Dr. Kent Ingle: Coping with college stress – 5 ways to help your student thrive

College students around the nation are reporting significantly higher burnout symptoms

NEWYou can now listen to Fox News articles!

Since the pandemic unraveled, there has been an alarming increase in mental health issues among college students. More recently, the incidents at the University of North Carolina at Chapel Hill can remind university administrators and parents that they should be at the forefront of promoting mental health awareness for students.  

College students around the nation are reporting significantly higher burnout symptoms. According to the American Psychological Association’s Stress in America study, Gen Z adults ages 18 to 23 reported significantly higher stress levels than other age groups. Of that group, 87% said their education was a significant source of stress.  

A university study of Ohio State found that student burnout increased from 40% of students in August 2020 to 71% in April 2021. Symptoms of burnout included stress, anxiety, depression and unhealthy coping mechanisms. The American College Health Association and National College Health Assessment said at least 31% of students said that anxiety had a negative effect on their academic life.  


While students are away at college and more than halfway through the fall semester, parents can still play an integral role in supporting their students’ mental health.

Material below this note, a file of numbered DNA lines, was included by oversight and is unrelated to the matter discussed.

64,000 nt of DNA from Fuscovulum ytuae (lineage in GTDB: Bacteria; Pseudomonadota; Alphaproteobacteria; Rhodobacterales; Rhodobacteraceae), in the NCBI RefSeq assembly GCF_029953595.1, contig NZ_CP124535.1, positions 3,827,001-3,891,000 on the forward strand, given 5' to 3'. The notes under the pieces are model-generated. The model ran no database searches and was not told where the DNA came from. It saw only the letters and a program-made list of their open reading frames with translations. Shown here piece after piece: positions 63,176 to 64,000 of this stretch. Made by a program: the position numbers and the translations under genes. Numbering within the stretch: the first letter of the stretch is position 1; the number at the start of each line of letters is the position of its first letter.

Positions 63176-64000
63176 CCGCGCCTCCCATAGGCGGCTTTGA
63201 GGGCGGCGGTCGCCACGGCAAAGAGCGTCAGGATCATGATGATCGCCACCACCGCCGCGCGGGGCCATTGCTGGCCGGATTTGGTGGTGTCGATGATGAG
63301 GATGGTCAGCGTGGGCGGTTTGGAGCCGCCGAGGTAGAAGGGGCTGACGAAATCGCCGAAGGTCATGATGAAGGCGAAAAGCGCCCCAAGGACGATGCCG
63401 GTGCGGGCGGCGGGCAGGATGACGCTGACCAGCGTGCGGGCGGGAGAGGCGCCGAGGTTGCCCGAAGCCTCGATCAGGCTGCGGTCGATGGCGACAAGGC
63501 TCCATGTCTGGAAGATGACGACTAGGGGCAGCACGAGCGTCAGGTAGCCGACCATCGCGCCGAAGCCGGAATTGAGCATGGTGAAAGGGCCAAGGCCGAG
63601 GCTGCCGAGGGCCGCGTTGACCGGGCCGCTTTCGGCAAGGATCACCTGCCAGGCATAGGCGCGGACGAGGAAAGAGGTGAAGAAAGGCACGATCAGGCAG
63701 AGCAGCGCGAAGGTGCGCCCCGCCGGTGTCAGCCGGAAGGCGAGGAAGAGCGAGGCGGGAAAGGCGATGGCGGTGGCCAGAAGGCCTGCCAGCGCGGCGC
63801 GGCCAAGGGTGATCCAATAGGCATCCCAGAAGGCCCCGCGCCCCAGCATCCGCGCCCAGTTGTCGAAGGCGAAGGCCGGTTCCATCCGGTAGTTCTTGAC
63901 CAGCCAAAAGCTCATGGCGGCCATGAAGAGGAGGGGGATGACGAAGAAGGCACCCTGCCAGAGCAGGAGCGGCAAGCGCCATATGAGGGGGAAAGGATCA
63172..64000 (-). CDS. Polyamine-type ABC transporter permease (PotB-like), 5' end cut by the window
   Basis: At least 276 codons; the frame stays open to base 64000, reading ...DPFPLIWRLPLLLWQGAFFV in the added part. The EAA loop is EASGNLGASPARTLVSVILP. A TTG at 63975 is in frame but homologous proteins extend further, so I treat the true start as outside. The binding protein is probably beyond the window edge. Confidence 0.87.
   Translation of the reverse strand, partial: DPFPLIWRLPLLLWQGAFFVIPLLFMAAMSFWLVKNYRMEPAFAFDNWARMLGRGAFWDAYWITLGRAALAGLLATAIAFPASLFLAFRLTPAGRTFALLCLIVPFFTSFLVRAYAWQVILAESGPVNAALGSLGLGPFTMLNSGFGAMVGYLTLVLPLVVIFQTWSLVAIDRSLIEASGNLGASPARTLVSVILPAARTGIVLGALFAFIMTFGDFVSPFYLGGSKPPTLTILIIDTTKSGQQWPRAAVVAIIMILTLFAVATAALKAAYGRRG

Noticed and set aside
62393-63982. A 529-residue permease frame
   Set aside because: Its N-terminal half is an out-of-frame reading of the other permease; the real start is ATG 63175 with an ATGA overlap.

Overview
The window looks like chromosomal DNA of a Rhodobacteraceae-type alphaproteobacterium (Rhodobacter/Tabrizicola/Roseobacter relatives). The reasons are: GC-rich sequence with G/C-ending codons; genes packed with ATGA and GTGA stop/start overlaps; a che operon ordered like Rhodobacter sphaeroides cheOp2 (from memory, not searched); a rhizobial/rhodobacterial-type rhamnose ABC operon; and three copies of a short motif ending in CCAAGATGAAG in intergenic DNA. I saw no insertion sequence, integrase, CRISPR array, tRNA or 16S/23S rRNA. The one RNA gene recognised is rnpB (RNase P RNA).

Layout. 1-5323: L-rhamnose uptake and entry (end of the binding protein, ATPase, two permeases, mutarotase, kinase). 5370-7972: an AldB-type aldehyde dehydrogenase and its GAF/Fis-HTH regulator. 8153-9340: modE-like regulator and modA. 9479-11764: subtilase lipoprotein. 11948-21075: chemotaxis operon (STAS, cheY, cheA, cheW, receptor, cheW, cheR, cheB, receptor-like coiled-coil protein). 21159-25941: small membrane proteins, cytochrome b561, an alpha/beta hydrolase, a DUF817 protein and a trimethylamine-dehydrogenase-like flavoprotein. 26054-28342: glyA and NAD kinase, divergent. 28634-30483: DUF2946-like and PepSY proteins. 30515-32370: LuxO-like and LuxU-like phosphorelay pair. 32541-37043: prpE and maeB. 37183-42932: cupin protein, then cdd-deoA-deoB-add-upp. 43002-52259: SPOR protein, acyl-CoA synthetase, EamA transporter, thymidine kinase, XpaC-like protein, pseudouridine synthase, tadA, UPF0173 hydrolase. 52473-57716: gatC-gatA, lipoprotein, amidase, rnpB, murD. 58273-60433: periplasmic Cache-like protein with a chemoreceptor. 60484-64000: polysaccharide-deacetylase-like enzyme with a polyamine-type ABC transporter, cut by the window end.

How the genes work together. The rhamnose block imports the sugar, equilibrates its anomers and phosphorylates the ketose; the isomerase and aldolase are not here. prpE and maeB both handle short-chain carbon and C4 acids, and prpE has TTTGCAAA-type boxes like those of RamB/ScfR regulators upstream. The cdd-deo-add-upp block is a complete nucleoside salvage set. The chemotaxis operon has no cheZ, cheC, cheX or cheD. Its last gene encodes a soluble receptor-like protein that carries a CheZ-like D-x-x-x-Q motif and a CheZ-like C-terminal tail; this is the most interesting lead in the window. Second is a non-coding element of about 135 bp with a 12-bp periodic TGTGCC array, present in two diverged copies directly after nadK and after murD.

Here are five topics to discuss with your child on how to deal with anxiety or stress.  


Do stuff you enjoy – Although your child will need to prioritize their academics, it’s important that they also make time to do the things they love. Research has shown that people who have hobbies rarely suffer from stress, depression and low moods. Whether it’s doing something in their dorm room or joining a club on campus, encourage your student to participate in activities that will boost their mood.  

On our college campus (Southeastern University), we have various clubs from gaming to writing groups. We also have students who turned hobbies they started in their dorm rooms, such as sewing clothes, into side businesses. Other students participate in intramural sports. These kinds of activities are the perfect opportunity for students to find like-minded individuals and build meaningful relationships. 

More from Opinion

Surround yourself with positive influences – Many of the relationships your child makes in college will most likely last a lifetime. This is why it’s imperative that they make friends who will have a positive impact on their life. Their relationships can also influence their mental health. Research has shown that adults with strong social support have a reduced risk of health problems, and older adults with a rich social life are likely to live longer than their peers with fewer connections.